From the Canadian Children's Book Centre

A shell-shocked soldier leaves his unit, believing he is getting help for a friend. Taken in by a band of real deserters, he realizes what he has done. His mistake leads to his being sentenced to death for abandoning his unit. During the last night before he’s scheduled to be shot by a firing squad, he recounts the events leading up to his arrest. --This text refers to an alternate Hardcover edition.

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Customer Reviews

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Most helpful customer reviews
1 of 1 people found the following review helpful
5.0 out of 5 stars This is one of my sons favorite series. Oct. 14 2012
By Kats
Format:Hardcover
My son is 16yrs old and he has dyslexia. We struggles to find books for him to read that interest him and are at his reading and maturity level.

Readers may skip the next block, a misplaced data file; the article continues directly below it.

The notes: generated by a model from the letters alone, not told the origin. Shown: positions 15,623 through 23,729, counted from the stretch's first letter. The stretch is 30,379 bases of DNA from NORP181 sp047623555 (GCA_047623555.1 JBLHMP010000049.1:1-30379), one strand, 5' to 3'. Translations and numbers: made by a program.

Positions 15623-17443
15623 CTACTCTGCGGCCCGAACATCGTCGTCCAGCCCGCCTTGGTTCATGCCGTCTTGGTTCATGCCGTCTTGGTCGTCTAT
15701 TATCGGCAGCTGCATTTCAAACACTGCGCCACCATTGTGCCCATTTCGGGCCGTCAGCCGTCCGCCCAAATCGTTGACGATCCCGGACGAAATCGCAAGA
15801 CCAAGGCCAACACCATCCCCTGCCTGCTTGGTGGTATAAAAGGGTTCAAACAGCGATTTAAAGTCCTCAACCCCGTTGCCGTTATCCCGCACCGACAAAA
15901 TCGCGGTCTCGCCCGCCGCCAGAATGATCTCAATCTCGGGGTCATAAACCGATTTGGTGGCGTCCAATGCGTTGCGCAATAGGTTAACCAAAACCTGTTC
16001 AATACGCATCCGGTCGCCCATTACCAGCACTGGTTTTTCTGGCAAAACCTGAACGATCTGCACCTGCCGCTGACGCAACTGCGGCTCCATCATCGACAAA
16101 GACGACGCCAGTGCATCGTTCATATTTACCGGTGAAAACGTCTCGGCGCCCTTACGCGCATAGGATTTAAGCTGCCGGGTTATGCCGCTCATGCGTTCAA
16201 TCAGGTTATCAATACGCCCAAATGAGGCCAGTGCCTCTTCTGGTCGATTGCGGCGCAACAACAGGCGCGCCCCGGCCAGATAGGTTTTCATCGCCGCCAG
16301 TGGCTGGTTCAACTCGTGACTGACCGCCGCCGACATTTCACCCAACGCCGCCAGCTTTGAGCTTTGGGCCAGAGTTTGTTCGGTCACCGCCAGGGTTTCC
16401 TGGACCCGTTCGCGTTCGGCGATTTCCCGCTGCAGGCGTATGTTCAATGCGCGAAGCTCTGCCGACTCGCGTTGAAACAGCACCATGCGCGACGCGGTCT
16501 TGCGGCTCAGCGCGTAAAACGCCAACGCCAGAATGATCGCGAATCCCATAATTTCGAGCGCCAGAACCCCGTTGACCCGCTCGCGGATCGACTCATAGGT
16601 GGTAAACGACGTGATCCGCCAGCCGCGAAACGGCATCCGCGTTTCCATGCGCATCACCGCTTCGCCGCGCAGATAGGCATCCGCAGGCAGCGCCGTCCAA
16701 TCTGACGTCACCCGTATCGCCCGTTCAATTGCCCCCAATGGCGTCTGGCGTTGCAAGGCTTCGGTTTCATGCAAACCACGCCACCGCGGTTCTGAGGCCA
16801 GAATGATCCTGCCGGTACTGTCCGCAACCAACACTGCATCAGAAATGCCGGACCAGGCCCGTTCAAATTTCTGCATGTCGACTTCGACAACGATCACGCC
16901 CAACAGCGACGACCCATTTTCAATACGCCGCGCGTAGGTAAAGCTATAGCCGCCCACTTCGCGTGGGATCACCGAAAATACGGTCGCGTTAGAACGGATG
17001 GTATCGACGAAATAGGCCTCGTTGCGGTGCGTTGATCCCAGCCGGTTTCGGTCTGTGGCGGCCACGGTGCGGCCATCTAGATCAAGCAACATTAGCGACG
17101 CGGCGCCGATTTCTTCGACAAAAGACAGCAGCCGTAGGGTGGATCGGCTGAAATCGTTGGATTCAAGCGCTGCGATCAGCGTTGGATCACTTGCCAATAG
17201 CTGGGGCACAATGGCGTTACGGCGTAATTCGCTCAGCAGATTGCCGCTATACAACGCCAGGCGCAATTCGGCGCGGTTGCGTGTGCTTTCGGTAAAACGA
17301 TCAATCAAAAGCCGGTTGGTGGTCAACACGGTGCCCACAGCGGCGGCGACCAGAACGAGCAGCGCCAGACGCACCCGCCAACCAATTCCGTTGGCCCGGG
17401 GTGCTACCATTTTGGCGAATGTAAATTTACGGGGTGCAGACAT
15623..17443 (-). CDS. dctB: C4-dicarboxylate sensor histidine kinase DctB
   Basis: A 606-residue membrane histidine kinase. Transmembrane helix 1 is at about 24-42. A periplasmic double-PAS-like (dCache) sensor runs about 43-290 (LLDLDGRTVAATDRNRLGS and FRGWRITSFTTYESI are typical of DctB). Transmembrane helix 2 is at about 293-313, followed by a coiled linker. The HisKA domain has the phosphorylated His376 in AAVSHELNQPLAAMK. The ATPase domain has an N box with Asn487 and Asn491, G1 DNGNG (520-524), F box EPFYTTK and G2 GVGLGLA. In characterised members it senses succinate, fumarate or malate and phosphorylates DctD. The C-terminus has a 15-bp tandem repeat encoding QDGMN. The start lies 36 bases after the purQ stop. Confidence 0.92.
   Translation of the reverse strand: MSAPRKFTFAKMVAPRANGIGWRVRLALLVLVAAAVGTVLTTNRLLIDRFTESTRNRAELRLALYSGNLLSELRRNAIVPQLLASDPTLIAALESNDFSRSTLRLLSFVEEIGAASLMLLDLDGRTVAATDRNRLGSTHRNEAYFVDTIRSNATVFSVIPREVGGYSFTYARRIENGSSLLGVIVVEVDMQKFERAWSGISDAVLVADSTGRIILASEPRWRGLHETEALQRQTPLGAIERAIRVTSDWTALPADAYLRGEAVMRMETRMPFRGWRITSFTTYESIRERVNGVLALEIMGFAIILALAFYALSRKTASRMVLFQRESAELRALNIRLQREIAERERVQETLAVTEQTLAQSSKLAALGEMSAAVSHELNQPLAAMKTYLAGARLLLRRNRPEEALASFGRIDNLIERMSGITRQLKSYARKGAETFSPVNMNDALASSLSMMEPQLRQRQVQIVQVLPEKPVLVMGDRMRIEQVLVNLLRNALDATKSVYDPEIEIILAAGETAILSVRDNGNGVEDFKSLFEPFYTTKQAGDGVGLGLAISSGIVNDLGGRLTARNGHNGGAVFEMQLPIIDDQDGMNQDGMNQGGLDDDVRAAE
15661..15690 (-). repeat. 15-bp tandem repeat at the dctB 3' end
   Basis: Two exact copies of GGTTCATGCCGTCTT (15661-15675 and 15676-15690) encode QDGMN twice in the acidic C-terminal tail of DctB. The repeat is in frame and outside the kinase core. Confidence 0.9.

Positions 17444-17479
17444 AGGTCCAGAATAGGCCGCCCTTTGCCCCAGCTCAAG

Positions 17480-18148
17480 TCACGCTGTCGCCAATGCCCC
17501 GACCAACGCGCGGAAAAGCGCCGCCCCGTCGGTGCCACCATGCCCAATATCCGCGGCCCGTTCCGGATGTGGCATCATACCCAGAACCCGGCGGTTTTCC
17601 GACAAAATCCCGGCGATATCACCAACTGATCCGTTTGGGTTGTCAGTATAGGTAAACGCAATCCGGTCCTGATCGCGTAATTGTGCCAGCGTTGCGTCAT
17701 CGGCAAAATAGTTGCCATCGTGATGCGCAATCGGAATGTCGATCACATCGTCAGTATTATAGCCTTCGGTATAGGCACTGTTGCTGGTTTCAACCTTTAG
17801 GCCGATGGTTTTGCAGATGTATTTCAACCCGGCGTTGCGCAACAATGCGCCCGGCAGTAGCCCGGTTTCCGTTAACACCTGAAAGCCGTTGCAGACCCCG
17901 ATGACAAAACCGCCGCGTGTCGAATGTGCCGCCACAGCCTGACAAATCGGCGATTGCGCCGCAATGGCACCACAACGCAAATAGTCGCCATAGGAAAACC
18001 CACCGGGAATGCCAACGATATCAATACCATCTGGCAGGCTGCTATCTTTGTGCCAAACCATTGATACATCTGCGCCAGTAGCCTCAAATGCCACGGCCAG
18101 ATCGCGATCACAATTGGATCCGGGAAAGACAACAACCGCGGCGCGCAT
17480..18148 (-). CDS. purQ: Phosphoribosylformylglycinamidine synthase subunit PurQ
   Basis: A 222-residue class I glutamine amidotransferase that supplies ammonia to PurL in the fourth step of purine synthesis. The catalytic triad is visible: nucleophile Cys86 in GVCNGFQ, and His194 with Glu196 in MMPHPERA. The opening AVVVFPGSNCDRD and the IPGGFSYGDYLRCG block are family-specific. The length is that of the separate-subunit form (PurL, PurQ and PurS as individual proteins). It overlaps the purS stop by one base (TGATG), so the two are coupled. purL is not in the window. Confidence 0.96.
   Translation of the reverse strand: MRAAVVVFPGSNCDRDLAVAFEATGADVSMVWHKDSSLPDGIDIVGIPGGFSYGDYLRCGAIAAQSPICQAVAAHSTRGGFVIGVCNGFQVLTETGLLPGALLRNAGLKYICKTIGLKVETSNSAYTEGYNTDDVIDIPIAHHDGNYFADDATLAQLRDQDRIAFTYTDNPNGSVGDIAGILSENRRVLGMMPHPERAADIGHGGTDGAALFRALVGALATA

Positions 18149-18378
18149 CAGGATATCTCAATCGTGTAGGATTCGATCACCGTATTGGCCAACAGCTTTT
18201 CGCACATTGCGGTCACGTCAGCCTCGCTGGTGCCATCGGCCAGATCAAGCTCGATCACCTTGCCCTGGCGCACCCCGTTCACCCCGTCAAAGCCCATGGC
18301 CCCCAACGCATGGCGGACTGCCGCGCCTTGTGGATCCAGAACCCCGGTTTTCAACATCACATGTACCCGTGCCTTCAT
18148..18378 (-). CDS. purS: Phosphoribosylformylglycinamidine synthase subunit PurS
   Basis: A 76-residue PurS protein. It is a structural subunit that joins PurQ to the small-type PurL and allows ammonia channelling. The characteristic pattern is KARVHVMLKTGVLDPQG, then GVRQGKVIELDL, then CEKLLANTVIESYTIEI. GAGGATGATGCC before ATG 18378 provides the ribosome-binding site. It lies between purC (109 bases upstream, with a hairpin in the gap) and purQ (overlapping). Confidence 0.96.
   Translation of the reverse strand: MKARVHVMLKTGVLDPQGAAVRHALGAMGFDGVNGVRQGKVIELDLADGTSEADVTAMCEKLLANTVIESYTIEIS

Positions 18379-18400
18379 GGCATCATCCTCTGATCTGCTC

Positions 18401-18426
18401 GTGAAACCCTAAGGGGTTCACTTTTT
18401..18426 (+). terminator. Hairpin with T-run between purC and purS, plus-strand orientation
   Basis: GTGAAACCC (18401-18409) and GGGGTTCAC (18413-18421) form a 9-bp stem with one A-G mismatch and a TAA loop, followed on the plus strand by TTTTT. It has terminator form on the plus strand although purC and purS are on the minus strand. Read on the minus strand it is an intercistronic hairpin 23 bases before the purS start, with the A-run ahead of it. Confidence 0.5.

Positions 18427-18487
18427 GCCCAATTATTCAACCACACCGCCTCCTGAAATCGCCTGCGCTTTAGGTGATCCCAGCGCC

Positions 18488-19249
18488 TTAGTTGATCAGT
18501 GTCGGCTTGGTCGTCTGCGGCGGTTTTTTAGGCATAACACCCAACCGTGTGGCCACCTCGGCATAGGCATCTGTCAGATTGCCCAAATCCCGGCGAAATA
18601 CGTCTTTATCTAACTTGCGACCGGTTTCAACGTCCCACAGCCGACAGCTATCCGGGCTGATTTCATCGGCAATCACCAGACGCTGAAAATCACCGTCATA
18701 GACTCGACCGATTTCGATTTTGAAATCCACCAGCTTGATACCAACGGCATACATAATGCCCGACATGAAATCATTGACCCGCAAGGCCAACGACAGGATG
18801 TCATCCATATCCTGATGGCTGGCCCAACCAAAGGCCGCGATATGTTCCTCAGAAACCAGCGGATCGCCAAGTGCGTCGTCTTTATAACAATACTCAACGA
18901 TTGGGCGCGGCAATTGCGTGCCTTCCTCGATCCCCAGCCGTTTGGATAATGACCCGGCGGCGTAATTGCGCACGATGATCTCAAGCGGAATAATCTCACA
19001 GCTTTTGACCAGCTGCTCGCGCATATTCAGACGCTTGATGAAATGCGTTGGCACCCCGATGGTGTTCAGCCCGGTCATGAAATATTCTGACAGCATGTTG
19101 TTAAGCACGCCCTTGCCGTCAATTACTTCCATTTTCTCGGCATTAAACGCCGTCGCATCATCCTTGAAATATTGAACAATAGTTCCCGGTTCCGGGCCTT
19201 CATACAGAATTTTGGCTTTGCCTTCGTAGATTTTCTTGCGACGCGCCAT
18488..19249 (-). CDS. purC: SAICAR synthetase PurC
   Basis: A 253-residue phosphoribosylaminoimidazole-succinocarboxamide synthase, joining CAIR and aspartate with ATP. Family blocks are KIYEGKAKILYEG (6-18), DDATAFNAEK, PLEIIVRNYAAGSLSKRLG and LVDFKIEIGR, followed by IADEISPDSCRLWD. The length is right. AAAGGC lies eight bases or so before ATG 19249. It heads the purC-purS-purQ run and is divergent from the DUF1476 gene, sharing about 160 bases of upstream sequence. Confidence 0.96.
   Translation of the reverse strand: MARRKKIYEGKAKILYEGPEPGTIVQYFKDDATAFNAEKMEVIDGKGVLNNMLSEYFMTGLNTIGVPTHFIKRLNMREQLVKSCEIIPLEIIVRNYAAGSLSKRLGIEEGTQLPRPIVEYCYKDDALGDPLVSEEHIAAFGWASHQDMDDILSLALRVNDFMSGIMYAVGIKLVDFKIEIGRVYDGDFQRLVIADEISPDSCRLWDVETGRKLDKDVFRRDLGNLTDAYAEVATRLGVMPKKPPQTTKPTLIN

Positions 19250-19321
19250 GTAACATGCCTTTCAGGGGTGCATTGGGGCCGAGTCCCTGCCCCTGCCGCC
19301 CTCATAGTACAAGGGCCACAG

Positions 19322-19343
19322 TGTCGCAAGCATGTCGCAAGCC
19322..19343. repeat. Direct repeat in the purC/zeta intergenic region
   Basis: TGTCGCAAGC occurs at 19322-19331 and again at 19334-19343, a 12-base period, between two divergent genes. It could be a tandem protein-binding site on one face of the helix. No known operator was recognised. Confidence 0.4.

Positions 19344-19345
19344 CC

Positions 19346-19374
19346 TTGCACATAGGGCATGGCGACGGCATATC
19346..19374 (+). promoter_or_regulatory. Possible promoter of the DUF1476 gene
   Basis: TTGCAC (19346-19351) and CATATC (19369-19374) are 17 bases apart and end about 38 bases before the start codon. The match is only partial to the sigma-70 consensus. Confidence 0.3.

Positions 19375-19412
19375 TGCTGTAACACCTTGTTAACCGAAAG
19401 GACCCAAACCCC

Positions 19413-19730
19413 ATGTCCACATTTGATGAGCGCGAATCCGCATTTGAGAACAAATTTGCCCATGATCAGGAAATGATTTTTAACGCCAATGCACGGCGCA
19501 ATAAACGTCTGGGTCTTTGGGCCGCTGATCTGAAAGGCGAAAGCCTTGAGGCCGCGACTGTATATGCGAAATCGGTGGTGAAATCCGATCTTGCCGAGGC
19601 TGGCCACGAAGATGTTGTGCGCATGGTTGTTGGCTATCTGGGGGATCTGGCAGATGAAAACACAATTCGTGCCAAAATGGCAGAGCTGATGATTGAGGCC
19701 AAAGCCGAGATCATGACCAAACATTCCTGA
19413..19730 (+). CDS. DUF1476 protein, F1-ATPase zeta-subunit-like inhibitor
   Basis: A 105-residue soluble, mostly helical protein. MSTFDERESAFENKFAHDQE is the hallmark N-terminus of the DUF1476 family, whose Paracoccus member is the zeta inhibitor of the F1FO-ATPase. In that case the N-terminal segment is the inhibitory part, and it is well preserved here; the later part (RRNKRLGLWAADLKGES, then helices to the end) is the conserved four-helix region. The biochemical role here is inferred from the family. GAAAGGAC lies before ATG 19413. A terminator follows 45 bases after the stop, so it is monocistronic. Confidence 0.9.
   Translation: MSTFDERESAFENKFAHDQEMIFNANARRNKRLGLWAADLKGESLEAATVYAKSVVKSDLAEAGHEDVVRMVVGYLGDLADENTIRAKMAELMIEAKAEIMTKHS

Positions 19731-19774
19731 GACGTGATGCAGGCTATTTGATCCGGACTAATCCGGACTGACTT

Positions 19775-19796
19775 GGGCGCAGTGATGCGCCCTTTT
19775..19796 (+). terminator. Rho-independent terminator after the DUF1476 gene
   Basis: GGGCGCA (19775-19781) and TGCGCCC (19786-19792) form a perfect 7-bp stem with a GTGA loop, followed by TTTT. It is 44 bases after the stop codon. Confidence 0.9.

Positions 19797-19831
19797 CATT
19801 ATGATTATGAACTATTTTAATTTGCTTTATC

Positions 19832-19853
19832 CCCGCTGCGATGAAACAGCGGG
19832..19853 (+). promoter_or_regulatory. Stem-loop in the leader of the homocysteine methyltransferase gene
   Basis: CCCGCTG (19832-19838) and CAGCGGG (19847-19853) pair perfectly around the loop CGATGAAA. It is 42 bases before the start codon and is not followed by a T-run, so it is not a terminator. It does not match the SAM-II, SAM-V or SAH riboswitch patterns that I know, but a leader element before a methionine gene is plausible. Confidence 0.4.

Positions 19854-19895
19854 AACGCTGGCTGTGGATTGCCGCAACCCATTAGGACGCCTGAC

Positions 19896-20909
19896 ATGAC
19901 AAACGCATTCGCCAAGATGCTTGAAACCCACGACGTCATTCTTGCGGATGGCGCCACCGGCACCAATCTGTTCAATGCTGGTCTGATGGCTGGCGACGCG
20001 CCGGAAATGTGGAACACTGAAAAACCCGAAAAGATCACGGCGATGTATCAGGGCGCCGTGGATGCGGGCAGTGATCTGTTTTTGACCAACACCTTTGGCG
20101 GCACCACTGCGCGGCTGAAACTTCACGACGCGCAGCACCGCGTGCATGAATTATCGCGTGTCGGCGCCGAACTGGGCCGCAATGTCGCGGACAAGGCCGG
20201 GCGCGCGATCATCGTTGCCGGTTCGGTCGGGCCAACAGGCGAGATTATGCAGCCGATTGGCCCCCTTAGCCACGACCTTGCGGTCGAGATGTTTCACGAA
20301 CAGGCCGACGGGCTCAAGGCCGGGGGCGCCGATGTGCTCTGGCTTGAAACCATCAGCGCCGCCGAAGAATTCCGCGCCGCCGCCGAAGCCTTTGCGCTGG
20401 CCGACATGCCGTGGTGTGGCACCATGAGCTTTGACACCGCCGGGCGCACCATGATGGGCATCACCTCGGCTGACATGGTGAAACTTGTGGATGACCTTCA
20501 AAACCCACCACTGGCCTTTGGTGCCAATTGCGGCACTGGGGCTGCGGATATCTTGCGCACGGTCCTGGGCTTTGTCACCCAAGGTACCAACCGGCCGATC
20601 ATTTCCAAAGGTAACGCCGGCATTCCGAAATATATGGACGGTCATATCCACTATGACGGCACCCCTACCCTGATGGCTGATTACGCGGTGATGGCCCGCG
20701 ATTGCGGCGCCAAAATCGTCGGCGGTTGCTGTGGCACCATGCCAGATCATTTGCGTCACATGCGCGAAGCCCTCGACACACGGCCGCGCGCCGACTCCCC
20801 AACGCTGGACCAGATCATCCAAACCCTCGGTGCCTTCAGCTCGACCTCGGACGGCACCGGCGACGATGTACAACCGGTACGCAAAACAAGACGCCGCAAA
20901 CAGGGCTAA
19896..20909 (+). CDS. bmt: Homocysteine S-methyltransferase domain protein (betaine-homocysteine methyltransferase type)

The print is a good size and the chapters are not overwhelming.
Well done Scholastic Canada for creating this series.
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1 of 1 people found the following review helpful
4.0 out of 5 stars gripping, horrific and page-turning Feb. 2 2012
By Nicola Mansfield HALL OF FAME TOP 50 REVIEWER
Format:Hardcover
Reason for Reading: I am reading this series plus I enjoy this author.

Having read this author before I knew this would not be a book for young children. John Wilson writes war stories that are gripping, horrific and page-turning. He describes the death in graphic detail which is not for the faint of heart and yet he does so in few words without gratuitous adjectives. The simple brief truth is enough to bring the reality of war home to the reader. The "I Am Canada" series, while recommended for 8-12 year olds, is not consistently suitable for the age spread with each individual book. Some books are OK for 8+ while others, like this one, are more for 12+ (as is suggested on the publisher's website). So make sure you know the title will match your child's maturity when choosing.